Advice on how to get an invoice paid

I did contract work for a company back in January and I’ve been having problems with them paying me. I sent emails, phone calls and all I get is no replies. They sent me a letter saying the company is facing financial problems and is restructuring and will work out a payment plan. They owe me just under 1K but I don’t work for free and I want to get paid for my hard work. Does anyone know the best way to get paid from a company like this?

Consider Small Claims Court if all else fails.
Sue for interest too.
Do this before they go and file for bankruptcy protection cause if that happens you may as well forget about it.

I’ve stopped letting people owe me. I spent countless hours trying to get paid in my younger years.
Now I take payment before handing over the key work cause there are too many deadbeats.

Take an advance / deposit before doing any work and deliver the finished work COD terms where you get the remaining balance prior to delivery of the key items like CAD files, etc.

Once they get the work they have no incentive to pay you so make them pay you to get the work they need.
No dough, no CAD files. No ifs ands or buts.

Also make a clause in your contract that says they don’t own the intellectual property until payment is made in full. This way you can scare them by saying they don’t own the rights to the work. You can sue them if they make and sell it down the road when the money involved is huge. =) That’ll make them think twice about ripping you off.

Good luck, protect youself, and don’t get bullied.

I have only had to resort to Small Claims Court once; and that was as a last resort to be paid. And just because the court says you won, does not mean you are going to be paid. That is your responsibility. The court can not force them to pay you, and local law enforcement agencies can not force them to pay you. And if the company (or individual) has no money you will never get paid anyway.

The amount owed me was $2,500 and it took more time, energy, and filing fees (etc.) to learn, and go through the process than that. But I did it anyway, because 1) they had a financial obligation to pay me, and 2) it was the principle of the thing. If you ask me to do something for you with the understanding that you will pay for my services, then you damned well better pay me.

It was an education. The client company had recently taken on a new CEO who felt that his predecessor’s direction was incorrect, and that anything associated with it (including the work I did for them) was no longer valid, and hence “worthless”. Big company guy (with an ego to match), little designer; screw him, we’re not paying, blow him off.

Short story long; I won the initial claim (they didn’t even show up at court). Sixty days, almost to the hour, I received a notice of Appeal (they were legally countering my claim) which required a 60 review period. 60 days later they again failed to appear, claiming that a family crisis prevented the company’s representative from making the court appearance. Another thirty day delay to reschedule a hearing. blah, blah, blah… They pulled this delaying tactic three times.

In Small Claims Court (in California) you are not allowed the representation of an attorney. This is supposed to level the playing field for the little guy. But there is no restriction on a company official who has an LLD but just happens to be the Marketing Manager (as was the case with my client) and is not paid for his legal services. He wasn’t “legally” representing the company in court, but he sure as hell knew how to delay the process, and did; all the way up to the Superior Court level. The Judge, reviewing the case brief during the morning pre-trial hearing (there’s a term for that, but I’ve forgotten it) became aware of the client-representative’s professional status, and his tactics, and essentially “suggested”, in no uncertain terms, that the plaintiff get together with me and settle this before we got together again with him in the afternoon. It was a waste of Superior Court’s time on what was supposed to be a Small Claims case. I settled for $1,500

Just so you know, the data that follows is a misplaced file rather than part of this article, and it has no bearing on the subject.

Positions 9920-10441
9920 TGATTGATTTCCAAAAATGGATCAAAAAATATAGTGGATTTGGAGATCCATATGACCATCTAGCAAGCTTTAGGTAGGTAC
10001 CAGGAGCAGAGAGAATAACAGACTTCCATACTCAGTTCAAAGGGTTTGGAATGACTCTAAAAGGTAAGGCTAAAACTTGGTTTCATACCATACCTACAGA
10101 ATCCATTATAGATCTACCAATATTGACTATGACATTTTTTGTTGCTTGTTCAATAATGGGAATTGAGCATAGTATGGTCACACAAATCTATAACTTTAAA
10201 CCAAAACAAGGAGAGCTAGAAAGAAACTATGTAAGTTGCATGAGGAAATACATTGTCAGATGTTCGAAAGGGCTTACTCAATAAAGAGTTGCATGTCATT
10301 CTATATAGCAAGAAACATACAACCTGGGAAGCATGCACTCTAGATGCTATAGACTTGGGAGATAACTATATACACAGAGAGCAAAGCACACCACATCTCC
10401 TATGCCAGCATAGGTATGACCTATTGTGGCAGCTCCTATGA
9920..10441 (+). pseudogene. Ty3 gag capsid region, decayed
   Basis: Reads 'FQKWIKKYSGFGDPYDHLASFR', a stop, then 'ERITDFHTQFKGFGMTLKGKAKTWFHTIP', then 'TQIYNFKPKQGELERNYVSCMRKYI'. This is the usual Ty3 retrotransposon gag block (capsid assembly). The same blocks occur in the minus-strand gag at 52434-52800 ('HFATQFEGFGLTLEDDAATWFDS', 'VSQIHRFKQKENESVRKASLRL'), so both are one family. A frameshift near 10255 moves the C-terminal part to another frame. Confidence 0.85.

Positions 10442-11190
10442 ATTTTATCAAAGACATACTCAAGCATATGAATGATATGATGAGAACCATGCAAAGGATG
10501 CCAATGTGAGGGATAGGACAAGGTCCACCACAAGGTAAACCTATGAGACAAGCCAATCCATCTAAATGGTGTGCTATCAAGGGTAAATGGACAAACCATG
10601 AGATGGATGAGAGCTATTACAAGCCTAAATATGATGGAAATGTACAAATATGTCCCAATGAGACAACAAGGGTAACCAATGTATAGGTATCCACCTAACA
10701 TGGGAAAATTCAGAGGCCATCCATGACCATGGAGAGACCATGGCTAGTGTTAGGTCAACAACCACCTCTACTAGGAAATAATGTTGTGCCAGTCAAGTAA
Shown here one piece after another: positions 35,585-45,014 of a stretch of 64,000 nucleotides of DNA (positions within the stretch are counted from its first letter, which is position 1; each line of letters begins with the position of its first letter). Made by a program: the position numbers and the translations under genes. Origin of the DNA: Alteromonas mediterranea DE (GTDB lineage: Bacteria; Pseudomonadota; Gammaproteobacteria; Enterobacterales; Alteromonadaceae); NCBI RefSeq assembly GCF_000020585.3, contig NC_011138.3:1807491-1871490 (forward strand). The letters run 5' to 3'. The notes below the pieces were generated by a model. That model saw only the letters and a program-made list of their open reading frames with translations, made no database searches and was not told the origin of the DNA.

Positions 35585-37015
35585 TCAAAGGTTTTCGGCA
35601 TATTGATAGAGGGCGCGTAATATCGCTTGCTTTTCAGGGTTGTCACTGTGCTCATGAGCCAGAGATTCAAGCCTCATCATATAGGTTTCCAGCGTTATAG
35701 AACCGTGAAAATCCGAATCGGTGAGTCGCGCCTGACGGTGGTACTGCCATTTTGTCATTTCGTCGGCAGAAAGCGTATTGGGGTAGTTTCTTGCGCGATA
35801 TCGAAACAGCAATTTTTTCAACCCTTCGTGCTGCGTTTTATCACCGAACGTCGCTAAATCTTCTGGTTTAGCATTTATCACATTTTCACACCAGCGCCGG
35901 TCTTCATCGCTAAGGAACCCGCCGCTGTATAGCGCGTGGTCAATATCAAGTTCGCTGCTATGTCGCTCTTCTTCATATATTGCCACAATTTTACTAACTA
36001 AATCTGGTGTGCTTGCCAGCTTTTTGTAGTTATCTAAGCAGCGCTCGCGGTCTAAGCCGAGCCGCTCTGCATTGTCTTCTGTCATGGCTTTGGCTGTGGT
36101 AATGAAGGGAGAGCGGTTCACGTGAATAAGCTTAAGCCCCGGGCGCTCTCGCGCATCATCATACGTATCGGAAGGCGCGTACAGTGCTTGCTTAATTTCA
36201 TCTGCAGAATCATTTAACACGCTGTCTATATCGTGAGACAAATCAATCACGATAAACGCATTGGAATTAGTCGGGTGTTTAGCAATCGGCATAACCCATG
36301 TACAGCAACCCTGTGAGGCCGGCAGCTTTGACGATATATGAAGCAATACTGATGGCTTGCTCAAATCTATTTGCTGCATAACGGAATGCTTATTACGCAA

So it comes down to: 1) do you have the time and financial ability to proceed with this “educational process” 2) is your time to learn this process worth the $1,000 owed you 3) do you have the “courage of your convictions” to proceed against this company 4) can you, after all of this, afford to never see a cent owed you?

Or, is it worth more to take mp’s advice and learn how to minimize your future risks by this kind of behavior.

It’s personal call. And personally, I hate to be taken advantage of; it cost my “client” more to carry on with their legal shenanigans than the $2,500 they owed me.

There’s my $.02USD

Depending on the size of the company, go down there and knock on some doors. It sounds like they aren’t coming back to you, so just go and sit there until someone gets a check out.

thats about a 2.5 hour drive.

Kinda like Lew said…you have to decide how much you want the money.

thats about a 2.5 hour drive.

Which is (your hourly rate) x 2.5 (if that is round-trip) … or (your hourly rate) x 5 (if it’s one-way)

Aubz, sometimes ya gotta foldem’ and take a loss. Except that it isn’t really a loss, at least not a total loss; there’s big educational value here (even if you can’t eat it, wear it, or sleep under it).

But keep calling, and conduct a parallel letter campaign (it’s cheaper than driving) to XYZ requesting that they pay you; by doing so you are showing “due diligence” in attempting to collect the debt. To acknowledge receipt by the XYZ, send these letters Certified Mail. For your collection effort documentation, each “new” invoice to them should denote how many days overdue the account is and have “interest due” added to the original amount. If it comes to Small Claims court you have documents in hand.

Additionally you can contact any other companies that you know XYZ does business with. You can not, and should not, openly slander them, but you can legitimately, as one company officer (you) to another, inquire if they are also having a difficult time collecting from XYZ. If they are, conducting business with these other companies may become more difficult for XYZ if others become concerned about getting paid as well. And even if they are not, they will view XYZ in a totally different light.